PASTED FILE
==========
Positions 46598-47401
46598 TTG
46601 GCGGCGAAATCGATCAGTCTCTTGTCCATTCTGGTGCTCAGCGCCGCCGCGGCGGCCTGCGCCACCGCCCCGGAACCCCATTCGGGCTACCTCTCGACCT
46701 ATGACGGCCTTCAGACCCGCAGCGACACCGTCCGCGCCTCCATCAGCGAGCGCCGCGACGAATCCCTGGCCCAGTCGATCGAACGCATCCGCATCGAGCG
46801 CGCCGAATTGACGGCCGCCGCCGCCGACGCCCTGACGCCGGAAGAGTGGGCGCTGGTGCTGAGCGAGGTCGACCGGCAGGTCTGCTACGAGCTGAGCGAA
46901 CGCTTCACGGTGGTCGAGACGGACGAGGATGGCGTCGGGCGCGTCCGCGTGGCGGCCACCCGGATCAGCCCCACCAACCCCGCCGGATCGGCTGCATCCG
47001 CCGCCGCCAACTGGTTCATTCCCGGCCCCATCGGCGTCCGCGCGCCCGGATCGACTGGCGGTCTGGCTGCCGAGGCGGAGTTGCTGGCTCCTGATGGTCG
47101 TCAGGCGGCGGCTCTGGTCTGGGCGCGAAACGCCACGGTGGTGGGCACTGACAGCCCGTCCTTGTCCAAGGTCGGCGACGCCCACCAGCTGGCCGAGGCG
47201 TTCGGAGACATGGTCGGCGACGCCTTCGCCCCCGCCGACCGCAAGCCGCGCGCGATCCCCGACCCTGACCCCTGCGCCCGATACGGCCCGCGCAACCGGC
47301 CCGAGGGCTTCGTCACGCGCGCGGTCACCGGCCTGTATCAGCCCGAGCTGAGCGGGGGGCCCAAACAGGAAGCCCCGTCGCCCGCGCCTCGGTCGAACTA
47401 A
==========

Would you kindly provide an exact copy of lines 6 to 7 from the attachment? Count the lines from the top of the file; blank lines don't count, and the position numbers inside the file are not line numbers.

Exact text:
46901 CGCTTCACGGTGGTCGAGACGGACGAGGATGGCGTCGGGCGCGTCCGCGTGGCGGCCACCCGGATCAGCCCCACCAACCCCGCCGGATCGGCTGCATCCG
47001 CCGCCGCCAACTGGTTCATTCCCGGCCCCATCGGCGTCCGCGCGCCCGGATCGACTGGCGGTCTGGCTGCCGAGGCGGAGTTGCTGGCTCCTGATGGTCG